Financing remains a key bottleneck in scaling these initiatives. Financial institutions are typically limited to providing loans for projects that are perceived to have the potential to generate income. Likewise, private developers are interested only in constructing projects that can be profitable. That’s why the implementation process for housing projects should involve public-private partnerships. The government has a separate house-building finance corporation and an allocation for low-income housing in the national budget. These resources should be combined with private channels of funding, including local finance corporations and international donor bodies such as the World Bank and IFC. After a housing construction project is completed, investors’ costs can be recovered by rent paid by residents. In short, it’s not charity; there is financial viability in this sort of low-income housing initiative.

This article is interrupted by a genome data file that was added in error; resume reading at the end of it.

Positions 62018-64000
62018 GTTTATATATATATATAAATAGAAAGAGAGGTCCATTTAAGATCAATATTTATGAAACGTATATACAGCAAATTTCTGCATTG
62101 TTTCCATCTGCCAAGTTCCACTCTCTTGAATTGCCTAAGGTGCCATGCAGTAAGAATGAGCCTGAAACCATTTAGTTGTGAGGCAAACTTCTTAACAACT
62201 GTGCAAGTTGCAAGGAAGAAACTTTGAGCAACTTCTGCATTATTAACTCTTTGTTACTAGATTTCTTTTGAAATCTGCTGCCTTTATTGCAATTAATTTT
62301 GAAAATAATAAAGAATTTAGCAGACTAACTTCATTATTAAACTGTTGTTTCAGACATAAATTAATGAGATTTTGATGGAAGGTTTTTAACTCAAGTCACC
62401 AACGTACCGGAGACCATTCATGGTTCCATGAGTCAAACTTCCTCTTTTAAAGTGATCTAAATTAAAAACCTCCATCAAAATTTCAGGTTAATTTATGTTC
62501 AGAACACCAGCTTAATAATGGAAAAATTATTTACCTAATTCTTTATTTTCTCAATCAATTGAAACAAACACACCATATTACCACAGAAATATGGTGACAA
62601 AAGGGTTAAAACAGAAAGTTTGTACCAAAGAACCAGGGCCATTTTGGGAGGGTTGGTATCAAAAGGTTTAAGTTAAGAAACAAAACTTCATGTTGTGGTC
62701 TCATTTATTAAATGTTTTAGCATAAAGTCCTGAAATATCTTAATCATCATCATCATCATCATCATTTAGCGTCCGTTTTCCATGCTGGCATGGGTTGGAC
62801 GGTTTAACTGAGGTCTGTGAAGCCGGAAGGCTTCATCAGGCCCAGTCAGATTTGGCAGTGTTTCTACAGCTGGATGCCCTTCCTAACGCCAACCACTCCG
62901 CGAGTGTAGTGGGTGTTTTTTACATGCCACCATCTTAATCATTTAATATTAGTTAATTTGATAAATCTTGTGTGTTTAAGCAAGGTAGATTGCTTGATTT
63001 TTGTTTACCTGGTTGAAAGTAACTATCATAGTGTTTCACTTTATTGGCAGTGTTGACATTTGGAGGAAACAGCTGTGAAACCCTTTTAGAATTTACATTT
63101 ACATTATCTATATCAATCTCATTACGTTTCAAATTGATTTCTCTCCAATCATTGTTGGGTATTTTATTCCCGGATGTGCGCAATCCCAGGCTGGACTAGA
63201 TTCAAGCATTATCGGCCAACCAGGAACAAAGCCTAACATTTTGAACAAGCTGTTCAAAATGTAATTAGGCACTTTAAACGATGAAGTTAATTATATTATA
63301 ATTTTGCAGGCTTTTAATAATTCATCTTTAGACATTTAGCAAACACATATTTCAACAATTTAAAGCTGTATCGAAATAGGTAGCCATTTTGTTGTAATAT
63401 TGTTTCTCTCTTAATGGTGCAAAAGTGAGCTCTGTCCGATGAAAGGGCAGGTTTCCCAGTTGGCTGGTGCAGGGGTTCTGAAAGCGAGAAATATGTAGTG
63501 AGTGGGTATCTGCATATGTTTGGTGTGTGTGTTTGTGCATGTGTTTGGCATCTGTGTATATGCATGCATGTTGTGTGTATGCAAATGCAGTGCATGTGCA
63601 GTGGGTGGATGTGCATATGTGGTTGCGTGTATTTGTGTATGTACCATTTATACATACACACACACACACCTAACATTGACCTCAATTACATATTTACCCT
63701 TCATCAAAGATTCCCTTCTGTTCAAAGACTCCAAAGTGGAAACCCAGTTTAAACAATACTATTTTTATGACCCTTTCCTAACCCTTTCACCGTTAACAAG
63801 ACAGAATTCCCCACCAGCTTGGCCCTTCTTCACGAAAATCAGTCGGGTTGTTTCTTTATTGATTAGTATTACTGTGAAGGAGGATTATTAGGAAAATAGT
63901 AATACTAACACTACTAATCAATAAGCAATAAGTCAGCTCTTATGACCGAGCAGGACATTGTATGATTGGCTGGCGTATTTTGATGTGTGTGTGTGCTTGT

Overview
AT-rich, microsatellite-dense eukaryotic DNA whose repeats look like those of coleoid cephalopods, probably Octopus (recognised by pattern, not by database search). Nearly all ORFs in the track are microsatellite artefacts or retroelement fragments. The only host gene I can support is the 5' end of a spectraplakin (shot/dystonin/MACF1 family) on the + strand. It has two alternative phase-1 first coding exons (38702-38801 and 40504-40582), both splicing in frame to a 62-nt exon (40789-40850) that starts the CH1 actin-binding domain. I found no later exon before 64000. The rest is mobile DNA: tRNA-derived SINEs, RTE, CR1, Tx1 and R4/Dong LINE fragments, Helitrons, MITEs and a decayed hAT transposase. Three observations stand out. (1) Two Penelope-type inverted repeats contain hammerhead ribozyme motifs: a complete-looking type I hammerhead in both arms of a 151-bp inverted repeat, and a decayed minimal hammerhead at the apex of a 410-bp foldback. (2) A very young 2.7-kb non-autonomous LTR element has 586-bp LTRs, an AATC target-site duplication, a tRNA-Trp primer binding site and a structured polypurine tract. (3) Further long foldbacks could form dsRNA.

BRAC at the Baseline: How an NGO can Initiate Change

BRAC is working at the grassroots level to provide insight into how an ever-growing urban landscape can also provide more livable solutions. Its Urban Development Programme (UDP) operates in slums in 20 city corporations and municipalities across Bangladesh. BRAC as an organization has the capacity to mobilize people at the bottom of the pyramid to solve housing challenges: It can conduct needs assessments and identify client households and communities. It can provide input into how a project can include marginalized communities, as it has direct experience through extensive fieldwork. BRAC is also capable of initiating behavior change among its clients who are living in urban slums – a requirement for them if they are to transition into affordable housing.

 

Turning Discussions into Action: Steps to Urban sustainability